Angela Kelsey

Tell the Story

Category Archive: In Real Life

  1. How do you know?

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    You probably know the story: Dylan Farrow’s open letter to Woody AllenWoody Allen’s op-ed response.

    When I read Dylan Farrow’s letter, I was sure that she was telling the truth. I’ve heard enough victims of child sexual abuse write about the pain of their experience and the aftermath on IRL that I am familiar with survivors’ shame, reticence, and knowledge that a shitstorm of judgment is likely coming their way from both people in their inner circles and people they’ve never met.

    I am strongly biased in favor of anyone brave enough to come forward with her or his story.

    And then a friend told me that her husband has been accused of abuse by a young child. I know enough about the logistics of their situation (who is alone with the child and when, how visits are conducted, that sort of thing), that I don’t believe that he could have abused the child.

    Maybe someone actually abused her; maybe someone abused her by coaching her into a story that’s not true. I don’t know. I know that she was never alone with him, especially in the ways that she suggests in her story.

    In this situation, I am not relying on what I believe about the man’s character or the child’s likely truthtelling. I know that people are not always what they seem.

    Now the investigation continues, and I hope that the truth will come out and the child will move on in safety.

    But my automatic bias in favor of the accuser is shaken. I can see at least the possibility of another side. That’s probably a good thing.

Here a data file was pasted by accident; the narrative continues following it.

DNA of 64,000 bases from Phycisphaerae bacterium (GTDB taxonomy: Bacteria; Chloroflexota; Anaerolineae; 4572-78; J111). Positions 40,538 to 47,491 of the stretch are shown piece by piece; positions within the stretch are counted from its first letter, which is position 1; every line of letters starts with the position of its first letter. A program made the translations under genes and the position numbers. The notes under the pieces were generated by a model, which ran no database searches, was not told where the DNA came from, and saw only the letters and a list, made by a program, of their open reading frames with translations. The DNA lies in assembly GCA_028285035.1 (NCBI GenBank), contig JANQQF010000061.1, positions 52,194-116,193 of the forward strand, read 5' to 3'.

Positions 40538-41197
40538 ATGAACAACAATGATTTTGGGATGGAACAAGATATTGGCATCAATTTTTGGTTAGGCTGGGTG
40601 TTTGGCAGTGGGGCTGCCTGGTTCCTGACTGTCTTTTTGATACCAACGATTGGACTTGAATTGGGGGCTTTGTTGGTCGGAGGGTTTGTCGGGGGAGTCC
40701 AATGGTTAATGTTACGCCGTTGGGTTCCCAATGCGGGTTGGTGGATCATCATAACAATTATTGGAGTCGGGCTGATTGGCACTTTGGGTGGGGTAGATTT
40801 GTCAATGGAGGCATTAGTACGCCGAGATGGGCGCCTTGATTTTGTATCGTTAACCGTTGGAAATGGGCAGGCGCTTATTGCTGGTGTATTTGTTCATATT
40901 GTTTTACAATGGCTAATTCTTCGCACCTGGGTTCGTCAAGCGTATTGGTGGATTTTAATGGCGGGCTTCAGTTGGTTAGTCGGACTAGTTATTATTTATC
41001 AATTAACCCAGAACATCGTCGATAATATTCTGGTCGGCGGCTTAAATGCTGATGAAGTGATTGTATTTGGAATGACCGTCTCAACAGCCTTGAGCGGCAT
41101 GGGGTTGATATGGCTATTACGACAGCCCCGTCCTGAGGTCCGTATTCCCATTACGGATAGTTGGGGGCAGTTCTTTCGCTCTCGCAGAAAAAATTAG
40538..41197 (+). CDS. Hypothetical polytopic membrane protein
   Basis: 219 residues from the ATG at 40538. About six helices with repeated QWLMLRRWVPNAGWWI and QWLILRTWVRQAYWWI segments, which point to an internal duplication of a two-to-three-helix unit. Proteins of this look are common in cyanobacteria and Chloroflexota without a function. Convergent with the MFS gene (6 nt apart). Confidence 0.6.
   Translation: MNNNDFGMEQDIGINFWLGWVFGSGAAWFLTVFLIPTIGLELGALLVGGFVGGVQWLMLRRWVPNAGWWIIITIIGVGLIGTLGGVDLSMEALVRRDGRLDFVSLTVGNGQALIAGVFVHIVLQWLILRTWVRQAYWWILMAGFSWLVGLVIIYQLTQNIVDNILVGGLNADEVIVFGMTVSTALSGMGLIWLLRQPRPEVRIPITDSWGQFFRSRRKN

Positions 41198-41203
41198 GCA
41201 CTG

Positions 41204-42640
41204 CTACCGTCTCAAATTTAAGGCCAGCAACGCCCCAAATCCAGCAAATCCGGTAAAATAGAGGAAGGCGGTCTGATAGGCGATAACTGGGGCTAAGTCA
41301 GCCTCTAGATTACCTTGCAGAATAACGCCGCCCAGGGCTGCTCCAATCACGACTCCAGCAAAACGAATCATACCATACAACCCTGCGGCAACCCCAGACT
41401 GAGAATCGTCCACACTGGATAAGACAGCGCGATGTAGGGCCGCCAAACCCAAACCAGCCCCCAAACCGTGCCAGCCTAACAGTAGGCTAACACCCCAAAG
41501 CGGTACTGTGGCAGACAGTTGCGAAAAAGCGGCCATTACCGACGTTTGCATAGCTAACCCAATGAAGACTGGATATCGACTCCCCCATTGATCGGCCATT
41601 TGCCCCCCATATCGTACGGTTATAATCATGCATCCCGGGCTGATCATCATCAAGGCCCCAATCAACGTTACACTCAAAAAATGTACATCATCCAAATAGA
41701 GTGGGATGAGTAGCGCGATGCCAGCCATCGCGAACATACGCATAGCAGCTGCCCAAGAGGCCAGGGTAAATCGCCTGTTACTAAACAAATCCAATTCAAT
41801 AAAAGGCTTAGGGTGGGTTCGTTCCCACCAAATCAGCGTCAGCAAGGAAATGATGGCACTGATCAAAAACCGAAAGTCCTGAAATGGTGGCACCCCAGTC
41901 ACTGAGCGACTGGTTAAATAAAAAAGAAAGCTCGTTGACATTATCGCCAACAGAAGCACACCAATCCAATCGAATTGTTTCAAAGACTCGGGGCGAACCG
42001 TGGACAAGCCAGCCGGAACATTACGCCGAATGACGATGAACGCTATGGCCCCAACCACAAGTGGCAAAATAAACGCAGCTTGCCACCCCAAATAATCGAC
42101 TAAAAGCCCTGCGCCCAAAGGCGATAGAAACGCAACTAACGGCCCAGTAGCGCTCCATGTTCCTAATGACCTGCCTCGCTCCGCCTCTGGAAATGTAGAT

2. Thread

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    “Violent trauma shreds the web of meaning. It destroys all the threads of relationship that link the hurt self to the world–to other people and objects, or to nature, or even to the inner world of its own feelings. The real task of a trauma victim–the task that makes life worth living again–is to reconnect the self to the world. To do that, you need to reweave the web, to risk the spinning of new threads until they form a sustaining pattern the self can inhabit.”
    –Gregory Orr, The Blessing

    In the forums at IRLife, survivors of sexual abuse, rape, and domestic violence spin threads of words from feeling and experience, weaving a web of community.  Orr tells the truth when he says that this is a risk.  The bonds we form start as delicate filaments, but over time they are transformed into strong fibers, sustaining patterns, supportive webs.

    I watch and participate in awe as we grow our selves.

    We are all survivors of life.  What do you do to spin the threads that reconnect you to the world?

  3. Own

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    Mr. Z. found some nineteenth-century documents in his late mother’s files.  Most of these documents were about ownership of land.  The document pictured here is from 1837, signed by President Martin Van Buren.

    Ownership is serious business.